The Impact of Workers’ Compensation Networks on Medical Costs and Disability Payments


November 1, 1999 Related Topics: Medical Costs

One significant change in the delivery of medical care over the past decade has been the emergence of workers’ compensation networks—organizations of health care providers that contract with workers’ compensation insurance companies to provide services, sometimes at a discounted price. Few studies to date have examined how these networks affect medical costs, utilization and income-benefit costs. This study provides substantial evidence on these issues and serves as the basis for improved public policy and business decisions.

Based on analyses of more than 160,000 closed workers’ compensation claims in three large and diverse states—California, Texas and Connecticut—this study is the largest and most comprehensive of its kind.

Our analysis found that workers’ compensation networks are associated with much lower costs and that those savings do not increase either the duration of disability or income-benefit costs. Although some of the differences in costs can be attributed to networks charging lower prices, most cost savings result from network providers using fewer services than nonnetwork providers when treating similar claims. The study did not measure the quality of care nor workers’ satisfaction with care, two important issues that will be the subject of future WCRI research.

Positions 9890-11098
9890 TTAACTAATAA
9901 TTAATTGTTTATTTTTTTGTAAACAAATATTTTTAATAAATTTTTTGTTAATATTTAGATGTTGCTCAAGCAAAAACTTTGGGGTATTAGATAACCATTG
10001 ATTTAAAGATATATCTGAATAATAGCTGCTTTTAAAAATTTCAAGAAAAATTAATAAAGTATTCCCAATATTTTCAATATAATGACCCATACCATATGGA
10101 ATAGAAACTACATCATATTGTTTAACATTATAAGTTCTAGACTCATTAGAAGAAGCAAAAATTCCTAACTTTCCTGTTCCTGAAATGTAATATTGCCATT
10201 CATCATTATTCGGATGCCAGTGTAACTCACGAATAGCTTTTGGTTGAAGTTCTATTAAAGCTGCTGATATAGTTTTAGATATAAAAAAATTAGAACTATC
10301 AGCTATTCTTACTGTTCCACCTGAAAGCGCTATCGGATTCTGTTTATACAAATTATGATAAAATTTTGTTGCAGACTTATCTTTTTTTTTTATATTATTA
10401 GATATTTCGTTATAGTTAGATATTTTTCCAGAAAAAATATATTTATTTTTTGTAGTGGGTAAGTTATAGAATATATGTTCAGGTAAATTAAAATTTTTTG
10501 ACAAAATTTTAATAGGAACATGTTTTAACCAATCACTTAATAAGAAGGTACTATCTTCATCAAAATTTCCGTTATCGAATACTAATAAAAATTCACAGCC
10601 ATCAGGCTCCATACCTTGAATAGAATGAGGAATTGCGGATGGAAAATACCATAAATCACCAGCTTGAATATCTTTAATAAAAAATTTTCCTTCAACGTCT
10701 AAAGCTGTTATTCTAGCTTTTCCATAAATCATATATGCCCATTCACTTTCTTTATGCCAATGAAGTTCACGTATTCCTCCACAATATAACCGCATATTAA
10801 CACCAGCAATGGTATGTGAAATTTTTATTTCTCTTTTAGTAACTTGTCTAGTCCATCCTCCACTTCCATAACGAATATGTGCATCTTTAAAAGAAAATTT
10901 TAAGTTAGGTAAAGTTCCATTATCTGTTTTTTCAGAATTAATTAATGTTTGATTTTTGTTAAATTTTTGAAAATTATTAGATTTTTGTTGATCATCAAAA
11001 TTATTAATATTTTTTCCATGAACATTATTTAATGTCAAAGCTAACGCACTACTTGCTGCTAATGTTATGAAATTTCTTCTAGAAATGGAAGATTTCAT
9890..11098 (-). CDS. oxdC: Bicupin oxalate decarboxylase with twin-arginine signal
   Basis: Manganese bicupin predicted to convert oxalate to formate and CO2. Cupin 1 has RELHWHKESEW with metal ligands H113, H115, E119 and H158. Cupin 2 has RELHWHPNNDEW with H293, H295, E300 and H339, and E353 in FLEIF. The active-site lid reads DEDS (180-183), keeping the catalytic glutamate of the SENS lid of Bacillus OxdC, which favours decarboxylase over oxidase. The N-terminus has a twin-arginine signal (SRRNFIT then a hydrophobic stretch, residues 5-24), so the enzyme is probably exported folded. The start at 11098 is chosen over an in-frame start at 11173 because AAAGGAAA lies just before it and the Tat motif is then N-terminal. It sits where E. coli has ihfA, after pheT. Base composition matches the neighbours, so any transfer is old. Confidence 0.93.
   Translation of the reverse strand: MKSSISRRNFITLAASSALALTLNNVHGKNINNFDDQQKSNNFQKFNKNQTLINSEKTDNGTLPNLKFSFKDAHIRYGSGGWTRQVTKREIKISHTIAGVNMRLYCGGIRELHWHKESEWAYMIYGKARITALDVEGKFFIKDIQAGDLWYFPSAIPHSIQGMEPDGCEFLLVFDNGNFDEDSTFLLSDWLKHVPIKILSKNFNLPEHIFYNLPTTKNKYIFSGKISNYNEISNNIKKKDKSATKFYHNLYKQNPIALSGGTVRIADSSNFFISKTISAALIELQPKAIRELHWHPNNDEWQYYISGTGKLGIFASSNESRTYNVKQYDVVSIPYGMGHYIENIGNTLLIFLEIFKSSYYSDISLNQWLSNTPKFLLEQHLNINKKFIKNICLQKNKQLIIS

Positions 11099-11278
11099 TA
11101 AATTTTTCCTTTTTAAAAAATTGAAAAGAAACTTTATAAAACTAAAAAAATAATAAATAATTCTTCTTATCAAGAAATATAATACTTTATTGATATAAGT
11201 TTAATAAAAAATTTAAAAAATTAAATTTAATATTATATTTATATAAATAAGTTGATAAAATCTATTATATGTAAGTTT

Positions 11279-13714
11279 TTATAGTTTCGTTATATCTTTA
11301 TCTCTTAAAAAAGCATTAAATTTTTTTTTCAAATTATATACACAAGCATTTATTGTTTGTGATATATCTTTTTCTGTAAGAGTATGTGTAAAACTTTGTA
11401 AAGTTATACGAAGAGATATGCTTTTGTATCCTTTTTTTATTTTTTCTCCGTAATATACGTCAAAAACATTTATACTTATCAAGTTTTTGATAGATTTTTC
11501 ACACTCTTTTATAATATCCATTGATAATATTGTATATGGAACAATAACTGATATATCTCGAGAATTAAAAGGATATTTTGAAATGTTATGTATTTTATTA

Network/Nonnetwork Differences (%) in medical costs

After controlling for medical diagnosis and injury type, the worker’s age, state of residence, gender and the type of claim, our research found large cost differences between network and nonnetwork claims in medical costs. In California and Texas, network costs are generally 30 to 50 percent lower than nonnetwork costs. Less dramatic but still significant are cost savings in Connecticut, where network costs are 10 to 50 percent lower than nonnetwork costs.

Additionally, we found that indemnity costs for claims treated in workers’ compensation networks were not higher than the indemnity costs for nonnetwork claims. This was true in every injury type and across all three states and was also true for the duration of disability payments.

The Impact of Workers’ Compensation Networks on Medical Costs and Disability Payments. Dr. William G. Johnson, Dr. Marjorie L. Baldwin and Steven C. Marcus. November 1999. WC-99-5.

Copyright: WCRI

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Research Questions:

  1. Do workers’ compensation networks lower the cost of medical care?
  2. If so, is this due to lower prices or lower utilization of services, or both?
  3. Do lower medical costs come at the expense of higher indemnity costs?

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